If you have friends in Japan, chances are high that your Facebook, Twitter, and Instagram feeds have been inundated with pictures of cherry blossoms this spring. Every season the Japanese anticipate the arrival of sakura (cherry blossoms), as the flowers represent rebirth and renewal while reminding us how precious and fleeting life can be.
As fun as the revelry in Japan looks, we can recreate the spirit of o-hanami, or flower viewing, right here in New York. To enjoy the beauty of the blossoms while they last, here are nine places to see sakura in each borough.
- Brooklyn Botanic Garden
BBG is known for its tremendous Sakura Matsuri, a two-day celebration of all aspects of Japanese culture, from traditional to contemporary. This year’s event is April 25 and 26. Popularly considered New York’s rite of spring and the nation’s largest event in a public garden, Sakura Matsuri features performances, demonstrations, and exhibits that showcase the best of traditional and contemporary Japanese culture. In recent years, Sakura Matsuri has attracted one of the largest, most colorful audiences for any cultural event in the city. If you can’t go this weekend, you can still enjoy the cherry blossoms at BBG’s Japanese Hill-and-Pond Garden and the Cherry Esplanade until May.
- New York Botanical Garden
Not to be confused with the Brooklyn Botanic Garden, the New York Botanical Garden in the Bronx has more than 200 flowering cherry trees of its own. You can find them in the Garden’s Cherry Valley, in the Arboretum, and in front of the Conservatory.
- Central Park
There are two types of cherry blossoms you can find in Central Park: Kwanzan and Yoshino. The Yoshino are in bloom now, and they are located on the east side of the Reservoir, along Lilac Walk (northeast of Sheep Meadow), Conservatory Water, Ramble (near 72nd Street), Delacorte Theater (near 80th Street), and at the southeast edge of Great Lawn.
The Kwanzan trees have double-petal pink flowers that typically bloom in early May. You can find them on the west side of the Reservoir, East Green, near the Metropolitan Museum (E. 83rd and 84th Streets), East Drive at 74th Street, Bethesda Terrace (at 72nd Street), near the Loeb Boathouse, and at the southeast corner of the Great Lawn Oval.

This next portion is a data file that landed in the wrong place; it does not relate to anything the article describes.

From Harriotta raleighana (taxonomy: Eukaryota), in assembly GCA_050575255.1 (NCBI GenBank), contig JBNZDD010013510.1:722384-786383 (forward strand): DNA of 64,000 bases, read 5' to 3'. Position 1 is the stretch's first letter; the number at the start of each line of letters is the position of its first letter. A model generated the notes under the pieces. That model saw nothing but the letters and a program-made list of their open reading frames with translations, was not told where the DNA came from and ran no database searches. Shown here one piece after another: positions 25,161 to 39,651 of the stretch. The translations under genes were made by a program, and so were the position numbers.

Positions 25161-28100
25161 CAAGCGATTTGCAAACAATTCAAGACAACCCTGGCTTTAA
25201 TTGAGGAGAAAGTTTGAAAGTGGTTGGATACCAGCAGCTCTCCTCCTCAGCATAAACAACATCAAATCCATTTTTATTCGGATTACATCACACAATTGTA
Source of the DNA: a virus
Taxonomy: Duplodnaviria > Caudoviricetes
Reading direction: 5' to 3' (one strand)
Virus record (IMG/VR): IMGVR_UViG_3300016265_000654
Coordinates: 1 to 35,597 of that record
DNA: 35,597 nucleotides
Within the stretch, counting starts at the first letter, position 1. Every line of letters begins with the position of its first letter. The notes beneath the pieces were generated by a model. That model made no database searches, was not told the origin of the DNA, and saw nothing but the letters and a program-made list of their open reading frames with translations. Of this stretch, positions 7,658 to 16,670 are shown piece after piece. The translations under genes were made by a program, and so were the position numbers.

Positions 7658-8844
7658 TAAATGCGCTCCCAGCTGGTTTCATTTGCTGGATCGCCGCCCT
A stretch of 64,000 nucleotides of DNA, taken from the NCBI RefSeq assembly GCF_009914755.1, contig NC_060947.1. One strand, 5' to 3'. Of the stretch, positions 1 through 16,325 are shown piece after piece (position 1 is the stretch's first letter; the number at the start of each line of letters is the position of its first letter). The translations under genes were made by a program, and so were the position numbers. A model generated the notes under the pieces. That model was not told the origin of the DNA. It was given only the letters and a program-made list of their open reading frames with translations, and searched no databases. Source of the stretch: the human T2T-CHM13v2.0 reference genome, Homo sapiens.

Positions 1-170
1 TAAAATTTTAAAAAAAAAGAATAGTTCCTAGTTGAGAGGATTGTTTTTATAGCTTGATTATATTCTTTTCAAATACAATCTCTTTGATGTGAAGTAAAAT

- Sakura Park
A hidden gem in the city, Sakura Park lies between Riverside Church and International House. In 1909 the Committee of Japanese Residents of New York presented 2,000 cherry trees to New York City as a gift from Japan to commemorate the 18-day celebration of the 300th anniversary of Henry Hudson’s discovery and exploration of the river that bears his name as well as the 100th anniversary of Robert Fulton’s steam-powered boat demonstration. The boat carrying these trees was lost at sea, but a new shipment arrived in New York in 1912. The original planting consisted of 700 trees, and the surviving trees of that batch are in Sakura Park as well as in parts of Riverside Park and in Central Park.
- Cherry Walk at Riverside Park
In addition to Sakura Park, the Cherry Walk is one of the places where trees given by the Committee of Japanese Residents were planted. This four-mile path along the Hudson River stretches from W. 72nd Street to W. 158th Street, and the trees, which are a part of Riverside Park, bloom between 100th and 125th Streets.
- Roosevelt Island
Roosevelt Island boasts cherry trees that line the promenade near the 59th Street Bridge. Community members will host their own cherry blossom festival on Saturday, April 25 from 11:00 a.m. until 4:00 p.m. In the past the festival featured performances by Japanese artists in a street fair atmosphere, but this year’s event is a community-related effort for residents to picnic and meet their neighbors.
- Randall’s Island
The third annual Randall’s Island Cherry Blossom Festival takes place on Saturday, May 2 from 10:00 a.m. until 3:00 p.m. There will be Japanese musical performances, a pottery exhibition, and lots of family-friendly activities.
- Flushing Meadows Corona Park
Another hidden gem is a grove of cherry trees located near the World’s Fair site at Flushing Meadows Corona Park. The Japanese American Association of New York first conceived the idea of a “21st Century New York Cherry Blossom Project” in 1992, and 168 trees were planted in 2001. The 11th JAA Sakura Matsuri was held on April 18 of this year, but the flowers are still in bloom and quite gorgeous. Head to Flushing Meadows Corona Park before the fleeting petals have floated off of the trees.
- Silver Lake Park
Located on Staten Island’s north shore, Silver Lake Park is the Central Park of Staten Island. A one-time location for ice harvesting, Silver Lake Park is home to Japanese flowering cherry trees.
Do you have a favorite place to see cherry blossoms? If so, let us know in the comments. Happy o-hanami, everyone!